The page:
In the second installment of Calling the Shots, Evan Planchon looks at the on-going corruption scandal in one of the biggest sporting organizations in the world: FIFA.
The game of football has brought peace, collaboration and excitement on a global scale. The World Cup, held every four years, is the most popular major sporting event in the world, with over 260 million spectators. Entire nations are united under the game that many describe as a beautiful artistic expression.
Unfortunately, the world of football has recently been severely damaged by numerous corruption scandals involving the governing body FIFA and its questionable leader Sepp Blatter. The Fédération Internationale de Football Association (FIFA), whose headquarters is in Zurich, is under crisis and in complete chaos since the FBI and Swiss authorities arrested 14 FIFA officials and executives on serious corruption charges back in May.
All 14 members have been dismissed of their functions and are awaiting trial as the U.S Department of Justice has concrete evidence against the former FIFA members who pleaded guilty to accepting over $150 million worth of bribes.
The briberies were linked to lucrative television rights contracts in 2010, which encouraged authorities to focus their profound investigations on Sepp Blatter himself and the bidding process for the 2018 Russia and 2022 Qatar World Cup.
Blatter is well-known for talking his way into trouble. In 2013, Blatter suggested that, despite strong evidence, racism did not exist in football. In a recent PR blunder, he caused outraged for suggesting that female football would be more popular if only the players wore tighter shorts to attract a wider audience. Blatter, who took charge of FIFA in 1998, was accused in June and has since been under investigation for corruption, criminal mismanagement and misappropriation charges. The solid accusations came a few days after Blatter retained his position as President for another term at the FIFA elections. The shocking events and accusations lead to public anger, causing Blatter to announce his resignation and forcing new elections for the FIFA presidency to be held in February 2016.
The most serious accusation against Blatter was that he secured a $10 million deal with former South African President Thabo Mbeki, which U.S. prosecutors believe was a bribe to guarantee the 2010 World Cup was hosted by South Africa.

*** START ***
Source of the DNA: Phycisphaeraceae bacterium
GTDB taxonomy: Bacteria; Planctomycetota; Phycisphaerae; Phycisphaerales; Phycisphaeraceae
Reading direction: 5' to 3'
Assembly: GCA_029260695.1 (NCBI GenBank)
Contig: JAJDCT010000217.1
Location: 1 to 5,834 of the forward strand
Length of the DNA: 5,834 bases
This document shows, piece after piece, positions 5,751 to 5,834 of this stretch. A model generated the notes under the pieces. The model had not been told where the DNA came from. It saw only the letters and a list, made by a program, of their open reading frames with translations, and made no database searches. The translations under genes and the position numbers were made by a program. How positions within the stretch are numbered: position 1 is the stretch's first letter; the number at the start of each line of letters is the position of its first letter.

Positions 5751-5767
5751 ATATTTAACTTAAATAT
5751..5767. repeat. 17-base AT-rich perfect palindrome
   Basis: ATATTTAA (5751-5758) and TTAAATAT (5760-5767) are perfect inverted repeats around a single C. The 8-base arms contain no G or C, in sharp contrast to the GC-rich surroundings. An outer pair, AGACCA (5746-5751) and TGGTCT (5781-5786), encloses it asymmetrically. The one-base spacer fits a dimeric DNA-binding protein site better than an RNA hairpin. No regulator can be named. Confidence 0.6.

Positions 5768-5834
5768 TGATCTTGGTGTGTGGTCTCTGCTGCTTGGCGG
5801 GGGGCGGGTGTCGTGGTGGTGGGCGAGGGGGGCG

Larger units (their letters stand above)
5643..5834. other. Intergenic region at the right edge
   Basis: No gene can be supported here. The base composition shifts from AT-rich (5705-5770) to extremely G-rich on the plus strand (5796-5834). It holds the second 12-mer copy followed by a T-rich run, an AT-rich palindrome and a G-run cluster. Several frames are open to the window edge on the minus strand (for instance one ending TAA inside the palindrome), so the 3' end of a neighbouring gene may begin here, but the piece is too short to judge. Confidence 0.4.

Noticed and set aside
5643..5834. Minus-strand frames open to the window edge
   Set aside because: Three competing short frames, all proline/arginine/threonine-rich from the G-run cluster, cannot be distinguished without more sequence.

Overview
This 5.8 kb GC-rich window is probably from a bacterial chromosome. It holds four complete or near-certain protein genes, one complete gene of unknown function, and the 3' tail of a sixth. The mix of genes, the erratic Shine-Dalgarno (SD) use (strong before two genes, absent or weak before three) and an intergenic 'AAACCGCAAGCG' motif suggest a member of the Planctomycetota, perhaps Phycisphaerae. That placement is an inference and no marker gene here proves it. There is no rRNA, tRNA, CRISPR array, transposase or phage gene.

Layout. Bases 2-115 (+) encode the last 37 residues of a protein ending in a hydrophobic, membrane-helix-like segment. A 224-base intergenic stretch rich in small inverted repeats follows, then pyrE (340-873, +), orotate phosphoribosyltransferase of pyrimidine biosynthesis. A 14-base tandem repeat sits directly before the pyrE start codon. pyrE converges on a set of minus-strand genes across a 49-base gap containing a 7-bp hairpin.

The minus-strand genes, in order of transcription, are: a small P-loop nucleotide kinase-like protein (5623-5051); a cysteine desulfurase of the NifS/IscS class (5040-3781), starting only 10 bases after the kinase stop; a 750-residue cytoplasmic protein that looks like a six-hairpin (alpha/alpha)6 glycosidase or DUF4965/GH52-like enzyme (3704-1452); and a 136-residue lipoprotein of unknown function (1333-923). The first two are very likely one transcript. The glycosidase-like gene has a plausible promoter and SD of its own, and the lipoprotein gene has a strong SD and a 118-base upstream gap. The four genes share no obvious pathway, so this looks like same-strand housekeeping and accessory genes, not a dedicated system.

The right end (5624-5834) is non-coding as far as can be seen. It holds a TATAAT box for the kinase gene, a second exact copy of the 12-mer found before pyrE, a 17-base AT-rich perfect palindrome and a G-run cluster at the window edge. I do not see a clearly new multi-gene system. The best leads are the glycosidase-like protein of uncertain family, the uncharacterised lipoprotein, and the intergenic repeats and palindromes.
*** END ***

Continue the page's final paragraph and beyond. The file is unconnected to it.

Blatter is also under the microscope of U.S. prosecutors for awarding the 2022 World Cup to the small but rich Gulf state of Qatar back in 2010. The award was majorly contested and questioned by football experts, fans and players who did not understand how an extremely hot and dry country with strict religious rules (such as a ban on alcohol) would be able to host a major sports event. Qatar is today building stadiums and infrastructure expected to cost $6 billion, however, many cases of modern slavery have emerged after hundreds of workers died building the stadiums. Rumors of substantial corruption between FIFA and Qatar emerged in 2010 but with no concrete evidence. The U.S. and Swiss authorities are now looking closely at any possible suspect transactions between the two parties.
What happens if Blatter leaves?
The candidate who is expected to win the upcoming elections by a majority of votes and support from global football organizations is the former French national icon Michel Platini. The current UEFA president, who immediately demanded the resignation of Blatter, believes that an entire restructuring of FIFA is required.
However, like Blatter, Platini is also under investigation for receiving an unreported and unexplained financial transaction from FIFA in 2011. Reports state that Blatter alerted the authorities to this unexplained transaction in order to disturb Platini’s chances at the upcoming FIFA elections.
The scandal took a turn for the worse this month when Hans-Joachim Eckert, judge of the FIFA Ethics Committee, released his decision to suspend Blatter, Platini and FIFA Secretary General Jérôme Valcke for a period of 90 days. The suspensions were allocated to facilitate the on-going corruption investigation concerning the FIFA top officials in question. All three members are provisionally ‘banned’ from the sport and must refrain from any involvement related to football.
Blatter, who has possibly left the FIFA headquarters once and for all, has appealed the decision, but most importantly, Platini, the leading candidate for the FIFA elections, is in serious trouble as his suspension could damage his campaign for presidency; and there is great uncertainty over his eligibility to run in February 2016.
The upcoming weeks are crucial as the future of one of the biggest sporting organizations in the world hangs in the balance. Only time will tell how much these scandals will affect football and the organization behind it, but what is certain is that fans and players want the sport of football to reclaim its original beauty and escape from the darkest corruption case the sport has ever witnessed.